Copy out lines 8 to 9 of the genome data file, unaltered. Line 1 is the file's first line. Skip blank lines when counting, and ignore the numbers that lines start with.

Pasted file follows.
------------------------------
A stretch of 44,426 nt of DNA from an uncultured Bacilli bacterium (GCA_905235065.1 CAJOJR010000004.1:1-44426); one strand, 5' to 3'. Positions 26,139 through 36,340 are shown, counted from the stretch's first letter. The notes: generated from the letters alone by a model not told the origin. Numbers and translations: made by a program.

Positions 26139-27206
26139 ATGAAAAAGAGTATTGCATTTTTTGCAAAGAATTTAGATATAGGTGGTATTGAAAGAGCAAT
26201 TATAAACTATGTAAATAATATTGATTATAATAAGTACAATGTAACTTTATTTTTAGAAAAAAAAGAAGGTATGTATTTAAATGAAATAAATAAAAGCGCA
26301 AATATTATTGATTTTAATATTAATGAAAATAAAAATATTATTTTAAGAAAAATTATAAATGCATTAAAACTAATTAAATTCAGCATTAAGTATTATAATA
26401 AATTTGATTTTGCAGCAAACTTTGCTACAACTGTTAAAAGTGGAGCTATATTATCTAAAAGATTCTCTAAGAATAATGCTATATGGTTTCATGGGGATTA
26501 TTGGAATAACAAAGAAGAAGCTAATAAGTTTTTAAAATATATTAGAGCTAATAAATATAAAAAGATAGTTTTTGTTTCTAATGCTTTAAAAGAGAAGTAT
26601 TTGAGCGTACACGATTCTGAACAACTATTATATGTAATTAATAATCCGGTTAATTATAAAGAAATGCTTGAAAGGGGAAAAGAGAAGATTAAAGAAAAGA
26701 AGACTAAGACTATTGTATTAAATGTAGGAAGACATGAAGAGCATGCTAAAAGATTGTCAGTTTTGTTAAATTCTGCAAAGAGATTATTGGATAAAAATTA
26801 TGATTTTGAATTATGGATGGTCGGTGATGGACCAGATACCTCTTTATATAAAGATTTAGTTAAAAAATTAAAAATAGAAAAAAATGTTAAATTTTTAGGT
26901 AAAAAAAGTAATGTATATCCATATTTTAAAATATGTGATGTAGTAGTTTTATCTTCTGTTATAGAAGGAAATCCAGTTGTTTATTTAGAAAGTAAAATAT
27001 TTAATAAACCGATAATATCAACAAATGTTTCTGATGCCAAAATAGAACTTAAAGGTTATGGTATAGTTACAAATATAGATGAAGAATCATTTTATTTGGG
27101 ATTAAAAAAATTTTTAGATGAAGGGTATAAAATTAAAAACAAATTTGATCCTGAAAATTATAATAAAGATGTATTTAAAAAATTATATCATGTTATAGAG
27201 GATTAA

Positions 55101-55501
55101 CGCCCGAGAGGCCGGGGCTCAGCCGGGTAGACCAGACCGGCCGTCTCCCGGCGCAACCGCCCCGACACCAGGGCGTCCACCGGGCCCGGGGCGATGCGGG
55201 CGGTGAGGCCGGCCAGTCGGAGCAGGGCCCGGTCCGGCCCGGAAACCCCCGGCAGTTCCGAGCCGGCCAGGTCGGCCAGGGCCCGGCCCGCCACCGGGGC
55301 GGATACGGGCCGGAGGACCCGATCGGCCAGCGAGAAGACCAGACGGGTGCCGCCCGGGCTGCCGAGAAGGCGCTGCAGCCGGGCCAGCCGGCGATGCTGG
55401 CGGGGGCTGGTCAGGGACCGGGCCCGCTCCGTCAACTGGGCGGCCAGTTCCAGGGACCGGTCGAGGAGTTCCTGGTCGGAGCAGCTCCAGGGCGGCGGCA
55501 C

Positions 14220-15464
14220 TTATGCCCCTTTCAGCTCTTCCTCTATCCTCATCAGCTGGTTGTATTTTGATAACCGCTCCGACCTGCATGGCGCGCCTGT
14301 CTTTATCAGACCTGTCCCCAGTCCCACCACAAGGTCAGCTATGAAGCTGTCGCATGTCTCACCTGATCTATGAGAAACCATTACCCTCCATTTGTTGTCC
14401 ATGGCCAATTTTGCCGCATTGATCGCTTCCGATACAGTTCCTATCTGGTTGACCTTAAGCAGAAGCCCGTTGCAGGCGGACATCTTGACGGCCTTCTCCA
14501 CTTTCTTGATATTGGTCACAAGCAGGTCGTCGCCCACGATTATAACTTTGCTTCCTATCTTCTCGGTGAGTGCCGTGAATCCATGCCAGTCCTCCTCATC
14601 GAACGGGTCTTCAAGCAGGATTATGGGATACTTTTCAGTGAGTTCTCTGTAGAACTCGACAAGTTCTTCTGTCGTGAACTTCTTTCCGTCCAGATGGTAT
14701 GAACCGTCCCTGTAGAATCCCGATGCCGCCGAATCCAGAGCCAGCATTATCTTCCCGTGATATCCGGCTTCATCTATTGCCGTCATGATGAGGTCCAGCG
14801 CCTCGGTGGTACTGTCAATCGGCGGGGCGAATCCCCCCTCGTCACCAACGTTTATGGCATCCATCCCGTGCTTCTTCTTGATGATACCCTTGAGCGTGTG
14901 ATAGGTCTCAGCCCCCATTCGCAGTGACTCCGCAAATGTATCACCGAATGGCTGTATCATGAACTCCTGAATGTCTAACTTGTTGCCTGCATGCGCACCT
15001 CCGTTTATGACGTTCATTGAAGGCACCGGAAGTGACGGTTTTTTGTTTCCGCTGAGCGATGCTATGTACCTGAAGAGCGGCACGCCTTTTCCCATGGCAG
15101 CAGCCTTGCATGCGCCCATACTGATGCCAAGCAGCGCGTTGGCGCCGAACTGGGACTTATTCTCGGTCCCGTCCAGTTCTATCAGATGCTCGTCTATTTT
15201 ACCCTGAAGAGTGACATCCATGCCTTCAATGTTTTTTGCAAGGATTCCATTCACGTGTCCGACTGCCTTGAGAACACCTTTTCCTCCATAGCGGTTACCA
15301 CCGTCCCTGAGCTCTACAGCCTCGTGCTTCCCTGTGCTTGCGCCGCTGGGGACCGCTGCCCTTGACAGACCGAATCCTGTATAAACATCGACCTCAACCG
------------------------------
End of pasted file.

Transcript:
26601 TTGAGCGTACACGATTCTGAACAACTATTATATGTAATTAATAATCCGGTTAATTATAAAGAAATGCTTGAAAGGGGAAAAGAGAAGATTAAAGAAAAGA
26701 AGACTAAGACTATTGTATTAAATGTAGGAAGACATGAAGAGCATGCTAAAAGATTGTCAGTTTTGTTAAATTCTGCAAAGAGATTATTGGATAAAAATTA